If a recent leak of around 7 million unsalted SHA1 hashes were, instead, salted SHA1 (with nothing else - no password stretching, just a simple salt added to the password), it would mean the password crackers were 7 MILLION TIMES SLOWER at the beginning. This is the power of salting!
Now, as the passwords are found, the salts can be removed from the list of salts that are tried, and things speed up. But it's still a huge factor slower, for no additional workload on the defender.
Another thing that is absolutely vital is that the salts be unique per user. There are some older schemes in which there are a limited number of possible salt values. The slowdown is proportional to the number of unique salts, so multiple users with the same salt does not help.
As an example, the "per site static salt" can be modeled as a salted password hash with one salt shared across all the users. Since the slowdown is proportional to the number of unique salts, the slowdown is by a factor of 1 - or nothing.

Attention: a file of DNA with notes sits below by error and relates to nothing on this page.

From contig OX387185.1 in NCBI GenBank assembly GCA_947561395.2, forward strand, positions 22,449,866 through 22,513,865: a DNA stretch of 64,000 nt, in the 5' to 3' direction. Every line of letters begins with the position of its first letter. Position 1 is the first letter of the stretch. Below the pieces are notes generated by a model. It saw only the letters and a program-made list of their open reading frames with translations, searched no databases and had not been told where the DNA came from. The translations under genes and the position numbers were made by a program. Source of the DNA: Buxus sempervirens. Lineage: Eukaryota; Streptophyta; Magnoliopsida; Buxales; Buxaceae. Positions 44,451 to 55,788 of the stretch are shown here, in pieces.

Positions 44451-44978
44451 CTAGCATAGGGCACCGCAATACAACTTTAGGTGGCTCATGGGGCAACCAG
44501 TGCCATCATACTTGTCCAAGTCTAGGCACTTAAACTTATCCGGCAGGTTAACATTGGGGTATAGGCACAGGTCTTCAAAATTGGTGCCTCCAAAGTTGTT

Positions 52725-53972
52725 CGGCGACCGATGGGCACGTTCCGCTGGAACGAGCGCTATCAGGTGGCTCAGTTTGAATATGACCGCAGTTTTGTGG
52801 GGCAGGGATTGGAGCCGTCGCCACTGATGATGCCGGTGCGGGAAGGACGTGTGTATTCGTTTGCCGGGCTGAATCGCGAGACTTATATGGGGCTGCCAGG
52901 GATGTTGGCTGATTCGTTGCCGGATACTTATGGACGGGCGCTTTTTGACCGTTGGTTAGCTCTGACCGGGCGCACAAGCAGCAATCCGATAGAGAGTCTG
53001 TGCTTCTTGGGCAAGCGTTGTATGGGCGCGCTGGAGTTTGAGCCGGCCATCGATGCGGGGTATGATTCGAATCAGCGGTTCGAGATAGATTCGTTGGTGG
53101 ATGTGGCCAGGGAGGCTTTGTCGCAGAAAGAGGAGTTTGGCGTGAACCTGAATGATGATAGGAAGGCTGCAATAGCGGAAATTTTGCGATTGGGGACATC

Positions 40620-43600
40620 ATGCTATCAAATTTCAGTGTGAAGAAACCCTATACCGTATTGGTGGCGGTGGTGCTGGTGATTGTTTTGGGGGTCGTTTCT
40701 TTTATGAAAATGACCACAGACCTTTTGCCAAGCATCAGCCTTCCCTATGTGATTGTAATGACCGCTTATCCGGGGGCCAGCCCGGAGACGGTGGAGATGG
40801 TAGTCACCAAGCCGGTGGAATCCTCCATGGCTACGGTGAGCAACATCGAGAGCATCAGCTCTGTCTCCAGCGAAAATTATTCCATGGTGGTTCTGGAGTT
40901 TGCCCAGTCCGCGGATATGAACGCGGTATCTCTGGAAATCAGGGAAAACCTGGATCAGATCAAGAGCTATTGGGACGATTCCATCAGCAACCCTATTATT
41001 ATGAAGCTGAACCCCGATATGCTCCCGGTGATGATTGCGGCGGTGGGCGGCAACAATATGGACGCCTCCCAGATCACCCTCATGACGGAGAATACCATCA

If you used a 2 digit number (00-99) as a salt, no matter how many users you have, the slowdown is only a factor of 100. This is no good with millions of users.
Again, for emphasis: The salt must be a unique, per-user value.
Another comment - salting is totally independent of password stretching (using time or memory hard algorithms). Those help by making it take longer (or use more memory) to generate a hash, but they affect the defender and the attacker roughly equally. They should definitely be used, but are a separate issue which I may deal with in the future.
So, salt your passwords.
And if you don't understand anything of what I just wrote, that's fine - just use bcrypt for now. Please don't try to invent your own password storage system.
Clarifications and Corrections
I'm going to add comments at the bottom to help clarify things based on feedback I receive and other thoughts I have.